One would expect far more punitive “consequences” to follow the North’s most recent escalation of the crisis, but that wasn’t to be. Today’s aggression by N. Korea drew a response almost identical to last month’s–another resolution condemning the action and demanding the rogue nation honor the previous Security Council resolutions which call on it to drop its pursuit of nuclear weapons and vehicles to launch them.
Didn’t someone once say stupidity is repeating the same process again and again, but expecting different results, or something along those lines? By that definition, stupidity is regularly exhibited in the “consequences” dealt by the Security Council.
The ineffectiveness of such “consequences” was evidenced again in today’s UN reaction to the latest escalation. The UN Security Council is no more than a dog who’s all bark and no bite. Of course a large vicious dog’s bark can be an effective means of intimidation, but the more this scenario–vacuous cries of outrage not followed with punitive consequences–is repeated, the more the Security Council begins to resemble a toy poodle or a pomeranian than a German shepherd or a doberman.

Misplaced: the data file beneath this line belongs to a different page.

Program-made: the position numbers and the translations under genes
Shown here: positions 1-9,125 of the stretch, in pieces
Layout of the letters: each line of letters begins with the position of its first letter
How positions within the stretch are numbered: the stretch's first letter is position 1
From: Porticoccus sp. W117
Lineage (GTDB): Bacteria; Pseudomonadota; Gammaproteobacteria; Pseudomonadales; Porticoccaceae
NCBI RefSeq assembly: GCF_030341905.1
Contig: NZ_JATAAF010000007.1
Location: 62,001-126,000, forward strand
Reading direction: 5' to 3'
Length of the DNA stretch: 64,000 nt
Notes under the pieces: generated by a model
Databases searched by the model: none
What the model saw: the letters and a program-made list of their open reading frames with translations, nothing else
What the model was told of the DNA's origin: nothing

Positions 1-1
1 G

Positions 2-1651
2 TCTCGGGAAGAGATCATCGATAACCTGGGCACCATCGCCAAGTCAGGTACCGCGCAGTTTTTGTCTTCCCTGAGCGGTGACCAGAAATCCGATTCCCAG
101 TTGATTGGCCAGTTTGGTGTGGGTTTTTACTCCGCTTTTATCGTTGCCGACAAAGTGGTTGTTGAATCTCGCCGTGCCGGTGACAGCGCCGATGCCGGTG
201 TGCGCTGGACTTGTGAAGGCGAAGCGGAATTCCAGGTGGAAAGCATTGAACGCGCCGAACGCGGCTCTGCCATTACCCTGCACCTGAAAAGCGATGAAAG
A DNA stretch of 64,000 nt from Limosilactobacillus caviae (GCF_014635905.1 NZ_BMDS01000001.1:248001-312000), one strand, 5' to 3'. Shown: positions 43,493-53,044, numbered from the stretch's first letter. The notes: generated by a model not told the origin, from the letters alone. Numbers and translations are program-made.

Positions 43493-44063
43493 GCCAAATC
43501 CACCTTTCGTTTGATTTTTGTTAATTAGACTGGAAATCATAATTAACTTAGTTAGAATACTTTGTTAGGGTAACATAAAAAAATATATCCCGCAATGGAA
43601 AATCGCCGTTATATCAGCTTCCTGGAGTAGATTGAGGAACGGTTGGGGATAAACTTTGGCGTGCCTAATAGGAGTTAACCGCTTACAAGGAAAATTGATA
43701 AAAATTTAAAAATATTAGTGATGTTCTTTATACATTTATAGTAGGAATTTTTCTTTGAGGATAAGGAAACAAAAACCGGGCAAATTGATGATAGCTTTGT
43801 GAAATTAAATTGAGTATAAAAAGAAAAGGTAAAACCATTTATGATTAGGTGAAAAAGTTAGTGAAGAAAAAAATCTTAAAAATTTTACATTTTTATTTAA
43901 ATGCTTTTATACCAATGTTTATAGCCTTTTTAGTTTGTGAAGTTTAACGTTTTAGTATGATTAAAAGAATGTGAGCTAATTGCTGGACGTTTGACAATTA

Yet Obama and his followers remain convinced that his is the path to follow. This would be understandable if there was evidence his “Kumbaya” approach was working in other parts of the world, but it’s not.
Today, Defense Secretary Robert Gates was forced to admit the Taliban has the momentum in Afghanistan. Despite Obama’s “surge” of 21,000 additional US troops, the Taliban is gaining ground, controlling more and more territory once considered secure, inflicting heavy casualties on US troops. The administration refuses to consider the possibility that the President’s “mea culpa” foreign policy is making the enemy stronger, but this appears to in fact be the case.